Investors roll their eyes when entrepreneurs make overly optimistic claims like: "This is a $1 billion market. If I just get 3 percent of it I'll have a $30 million company in three years."
You may reach numbers like that if you get really lucky, but in most cases, it's harder to win early customers than entrepreneurs think, said Charlie Brock, CEO of Launch Tennessee, a public-private organization focused on building entrepreneurship in the state. He has raised angel capital for start-ups and provided it as a backer.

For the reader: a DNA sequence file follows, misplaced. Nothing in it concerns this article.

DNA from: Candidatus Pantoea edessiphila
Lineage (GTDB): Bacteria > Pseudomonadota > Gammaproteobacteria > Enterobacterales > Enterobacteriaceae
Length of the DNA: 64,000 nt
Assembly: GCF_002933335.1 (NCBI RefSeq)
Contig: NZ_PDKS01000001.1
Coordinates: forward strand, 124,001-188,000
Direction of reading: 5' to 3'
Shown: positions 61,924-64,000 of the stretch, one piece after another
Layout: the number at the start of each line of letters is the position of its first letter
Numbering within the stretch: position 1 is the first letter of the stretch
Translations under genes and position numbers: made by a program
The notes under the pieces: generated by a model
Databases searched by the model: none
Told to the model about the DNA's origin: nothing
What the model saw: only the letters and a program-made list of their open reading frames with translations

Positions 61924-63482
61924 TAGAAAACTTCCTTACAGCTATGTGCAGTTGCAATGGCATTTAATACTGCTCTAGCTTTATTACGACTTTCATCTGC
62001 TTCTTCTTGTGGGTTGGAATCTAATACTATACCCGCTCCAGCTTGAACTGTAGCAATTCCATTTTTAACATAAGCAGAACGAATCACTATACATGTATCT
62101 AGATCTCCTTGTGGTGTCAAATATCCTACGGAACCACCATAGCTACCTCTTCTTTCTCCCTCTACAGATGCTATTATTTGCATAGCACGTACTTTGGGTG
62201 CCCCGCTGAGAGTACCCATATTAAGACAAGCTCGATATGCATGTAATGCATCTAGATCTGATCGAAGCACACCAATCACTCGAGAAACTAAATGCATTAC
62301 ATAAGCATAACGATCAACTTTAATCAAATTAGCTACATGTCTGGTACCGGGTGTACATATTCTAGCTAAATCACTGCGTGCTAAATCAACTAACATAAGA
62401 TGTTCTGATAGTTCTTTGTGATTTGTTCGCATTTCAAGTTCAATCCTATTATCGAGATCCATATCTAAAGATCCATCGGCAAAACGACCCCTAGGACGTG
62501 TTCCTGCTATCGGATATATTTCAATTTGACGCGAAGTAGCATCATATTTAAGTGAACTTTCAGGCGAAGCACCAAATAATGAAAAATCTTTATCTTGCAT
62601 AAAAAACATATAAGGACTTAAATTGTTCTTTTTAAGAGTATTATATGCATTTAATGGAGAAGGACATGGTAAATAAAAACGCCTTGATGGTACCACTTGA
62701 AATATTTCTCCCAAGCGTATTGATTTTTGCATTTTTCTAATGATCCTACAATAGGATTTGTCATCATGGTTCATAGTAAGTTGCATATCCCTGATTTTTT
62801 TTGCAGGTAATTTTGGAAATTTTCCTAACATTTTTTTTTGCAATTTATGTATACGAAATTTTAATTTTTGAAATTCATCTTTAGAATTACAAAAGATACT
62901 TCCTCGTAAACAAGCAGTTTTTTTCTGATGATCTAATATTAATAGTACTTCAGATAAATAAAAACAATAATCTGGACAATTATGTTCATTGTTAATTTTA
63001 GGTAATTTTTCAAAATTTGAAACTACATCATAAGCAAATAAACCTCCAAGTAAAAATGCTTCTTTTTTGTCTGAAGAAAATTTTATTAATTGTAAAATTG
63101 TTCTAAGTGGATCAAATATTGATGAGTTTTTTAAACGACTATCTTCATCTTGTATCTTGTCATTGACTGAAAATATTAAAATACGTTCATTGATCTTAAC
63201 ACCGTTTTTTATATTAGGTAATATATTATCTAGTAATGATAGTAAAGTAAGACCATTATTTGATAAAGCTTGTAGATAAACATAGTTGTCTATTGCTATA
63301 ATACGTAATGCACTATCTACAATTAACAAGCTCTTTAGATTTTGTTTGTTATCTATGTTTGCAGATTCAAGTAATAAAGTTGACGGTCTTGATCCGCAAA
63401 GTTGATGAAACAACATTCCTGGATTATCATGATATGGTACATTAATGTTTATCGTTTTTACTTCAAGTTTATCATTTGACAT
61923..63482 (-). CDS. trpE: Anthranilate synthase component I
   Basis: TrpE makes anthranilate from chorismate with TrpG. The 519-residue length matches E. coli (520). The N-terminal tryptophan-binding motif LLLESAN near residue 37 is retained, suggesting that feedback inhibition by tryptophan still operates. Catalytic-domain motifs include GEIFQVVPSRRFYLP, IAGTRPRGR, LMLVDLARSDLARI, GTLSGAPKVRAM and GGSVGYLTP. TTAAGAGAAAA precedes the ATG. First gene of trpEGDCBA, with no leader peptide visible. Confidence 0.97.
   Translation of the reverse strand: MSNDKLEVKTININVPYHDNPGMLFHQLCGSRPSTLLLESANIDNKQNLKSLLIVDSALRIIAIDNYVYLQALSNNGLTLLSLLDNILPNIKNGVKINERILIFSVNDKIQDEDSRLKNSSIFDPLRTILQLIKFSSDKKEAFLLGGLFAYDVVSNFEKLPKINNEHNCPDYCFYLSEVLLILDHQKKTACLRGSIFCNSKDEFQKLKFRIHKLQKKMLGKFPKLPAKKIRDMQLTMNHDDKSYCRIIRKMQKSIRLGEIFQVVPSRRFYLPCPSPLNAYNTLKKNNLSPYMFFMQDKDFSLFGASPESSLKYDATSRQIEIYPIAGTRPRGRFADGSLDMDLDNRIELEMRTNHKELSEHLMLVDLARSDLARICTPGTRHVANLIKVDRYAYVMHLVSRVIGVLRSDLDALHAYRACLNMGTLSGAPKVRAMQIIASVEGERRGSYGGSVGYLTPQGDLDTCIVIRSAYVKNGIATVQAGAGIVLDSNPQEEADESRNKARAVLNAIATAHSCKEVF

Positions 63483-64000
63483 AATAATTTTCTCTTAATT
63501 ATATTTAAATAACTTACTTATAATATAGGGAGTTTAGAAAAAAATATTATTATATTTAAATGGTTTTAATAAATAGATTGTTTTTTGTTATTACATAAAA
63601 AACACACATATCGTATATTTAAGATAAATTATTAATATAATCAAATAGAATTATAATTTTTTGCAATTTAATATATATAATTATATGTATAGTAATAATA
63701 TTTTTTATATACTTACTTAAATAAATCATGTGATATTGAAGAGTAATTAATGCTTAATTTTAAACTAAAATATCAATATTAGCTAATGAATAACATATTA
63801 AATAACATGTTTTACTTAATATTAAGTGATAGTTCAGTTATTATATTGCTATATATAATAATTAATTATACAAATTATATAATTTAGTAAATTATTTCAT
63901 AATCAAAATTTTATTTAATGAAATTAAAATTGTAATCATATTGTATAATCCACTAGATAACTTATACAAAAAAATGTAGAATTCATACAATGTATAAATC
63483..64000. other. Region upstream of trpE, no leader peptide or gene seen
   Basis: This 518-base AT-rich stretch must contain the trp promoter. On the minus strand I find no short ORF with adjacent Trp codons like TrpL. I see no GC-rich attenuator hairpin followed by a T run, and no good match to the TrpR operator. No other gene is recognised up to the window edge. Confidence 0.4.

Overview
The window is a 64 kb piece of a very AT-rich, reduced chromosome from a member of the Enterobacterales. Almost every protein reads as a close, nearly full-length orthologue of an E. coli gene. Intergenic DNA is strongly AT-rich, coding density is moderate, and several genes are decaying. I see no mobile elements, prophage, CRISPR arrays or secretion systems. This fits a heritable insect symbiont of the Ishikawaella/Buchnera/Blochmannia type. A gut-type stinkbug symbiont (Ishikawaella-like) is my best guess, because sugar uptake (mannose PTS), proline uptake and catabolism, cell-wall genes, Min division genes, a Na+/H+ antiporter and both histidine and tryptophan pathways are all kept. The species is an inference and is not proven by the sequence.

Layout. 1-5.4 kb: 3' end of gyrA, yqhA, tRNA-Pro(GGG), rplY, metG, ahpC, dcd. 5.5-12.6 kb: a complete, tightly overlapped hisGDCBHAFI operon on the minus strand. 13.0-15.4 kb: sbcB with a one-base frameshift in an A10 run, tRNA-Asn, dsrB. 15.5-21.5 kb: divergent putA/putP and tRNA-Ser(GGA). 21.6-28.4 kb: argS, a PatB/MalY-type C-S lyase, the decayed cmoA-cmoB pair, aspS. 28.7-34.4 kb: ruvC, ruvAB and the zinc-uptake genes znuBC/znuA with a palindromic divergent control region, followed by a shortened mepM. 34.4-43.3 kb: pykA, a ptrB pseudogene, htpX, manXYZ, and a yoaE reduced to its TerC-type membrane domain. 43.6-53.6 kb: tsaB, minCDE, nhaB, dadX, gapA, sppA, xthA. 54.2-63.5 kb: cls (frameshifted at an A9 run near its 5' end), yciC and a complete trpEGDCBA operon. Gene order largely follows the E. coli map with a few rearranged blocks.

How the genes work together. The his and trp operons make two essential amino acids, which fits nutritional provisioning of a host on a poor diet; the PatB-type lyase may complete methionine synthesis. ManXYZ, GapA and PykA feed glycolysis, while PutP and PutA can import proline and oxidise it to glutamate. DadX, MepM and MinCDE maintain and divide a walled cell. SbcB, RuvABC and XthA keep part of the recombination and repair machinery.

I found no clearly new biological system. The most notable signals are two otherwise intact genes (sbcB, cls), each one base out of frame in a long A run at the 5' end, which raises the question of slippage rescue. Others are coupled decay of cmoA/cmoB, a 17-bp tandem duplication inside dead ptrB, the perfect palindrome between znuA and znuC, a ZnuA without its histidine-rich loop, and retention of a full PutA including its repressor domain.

Instead of trying to dazzle investors with enormous revenue predictions, show them how you'll win sales, Brock advises.
"I'd much rather see a bottom-up approach: This is my target customer. Here's how I'm going to grow this business from one to 10 customers, 10 to 50 customers—and on up," said Brock.
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Investors are equally skeptical when entrepreneurs cite an enormous market size for a start-up. If you're raising money for a mobile app, for instance, don't define your target customer as "everyone with a cellphone," advised Brock. "Is it really people between ages 18 to 34 who text more than 1,000 times a month? Break it down!" he suggested.